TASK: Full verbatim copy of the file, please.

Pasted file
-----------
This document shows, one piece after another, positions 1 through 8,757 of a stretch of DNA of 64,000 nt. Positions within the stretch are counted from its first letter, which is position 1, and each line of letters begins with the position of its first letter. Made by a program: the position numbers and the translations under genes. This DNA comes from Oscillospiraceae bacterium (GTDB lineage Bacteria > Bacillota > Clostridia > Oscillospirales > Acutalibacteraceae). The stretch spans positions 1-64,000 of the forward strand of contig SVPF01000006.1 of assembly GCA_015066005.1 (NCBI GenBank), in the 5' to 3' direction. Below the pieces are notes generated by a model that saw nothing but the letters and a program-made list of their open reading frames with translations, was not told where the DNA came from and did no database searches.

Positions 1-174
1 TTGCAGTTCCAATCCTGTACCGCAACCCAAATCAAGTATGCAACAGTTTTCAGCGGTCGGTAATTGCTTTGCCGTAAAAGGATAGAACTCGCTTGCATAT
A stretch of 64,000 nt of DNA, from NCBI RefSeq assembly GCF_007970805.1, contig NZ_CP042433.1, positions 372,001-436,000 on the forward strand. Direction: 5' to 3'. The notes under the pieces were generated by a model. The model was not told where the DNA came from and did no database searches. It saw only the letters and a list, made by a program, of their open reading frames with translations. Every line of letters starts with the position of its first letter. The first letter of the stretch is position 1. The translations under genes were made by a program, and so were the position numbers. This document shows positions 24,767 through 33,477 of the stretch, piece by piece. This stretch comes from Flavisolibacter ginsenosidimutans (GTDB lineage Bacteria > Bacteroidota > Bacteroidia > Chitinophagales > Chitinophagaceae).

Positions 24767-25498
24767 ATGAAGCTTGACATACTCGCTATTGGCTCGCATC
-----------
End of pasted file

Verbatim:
This document shows, one piece after another, positions 1 through 8,757 of a stretch of DNA of 64,000 nt. Positions within the stretch are counted from its first letter, which is position 1, and each line of letters begins with the position of its first letter. Made by a program: the position numbers and the translations under genes. This DNA comes from Oscillospiraceae bacterium (GTDB lineage Bacteria > Bacillota > Clostridia > Oscillospirales > Acutalibacteraceae). The stretch spans positions 1-64,000 of the forward strand of contig SVPF01000006.1 of assembly GCA_015066005.1 (NCBI GenBank), in the 5' to 3' direction. Below the pieces are notes generated by a model that saw nothing but the letters and a program-made list of their open reading frames with translations, was not told where the DNA came from and did no database searches.

Positions 1-174
1 TTGCAGTTCCAATCCTGTACCGCAACCCAAATCAAGTATGCAACAGTTTTCAGCGGTCGGTAATTGCTTTGCCGTAAAAGGATAGAACTCGCTTGCATAT
A stretch of 64,000 nt of DNA, from NCBI RefSeq assembly GCF_007970805.1, contig NZ_CP042433.1, positions 372,001-436,000 on the forward strand. Direction: 5' to 3'. The notes under the pieces were generated by a model. The model was not told where the DNA came from and did no database searches. It saw only the letters and a list, made by a program, of their open reading frames with translations. Every line of letters starts with the position of its first letter. The first letter of the stretch is position 1. The translations under genes were made by a program, and so were the position numbers. This document shows positions 24,767 through 33,477 of the stretch, piece by piece. This stretch comes from Flavisolibacter ginsenosidimutans (GTDB lineage Bacteria > Bacteroidota > Bacteroidia > Chitinophagales > Chitinophagaceae).

Positions 24767-25498
24767 ATGAAGCTTGACATACTCGCTATTGGCTCGCATC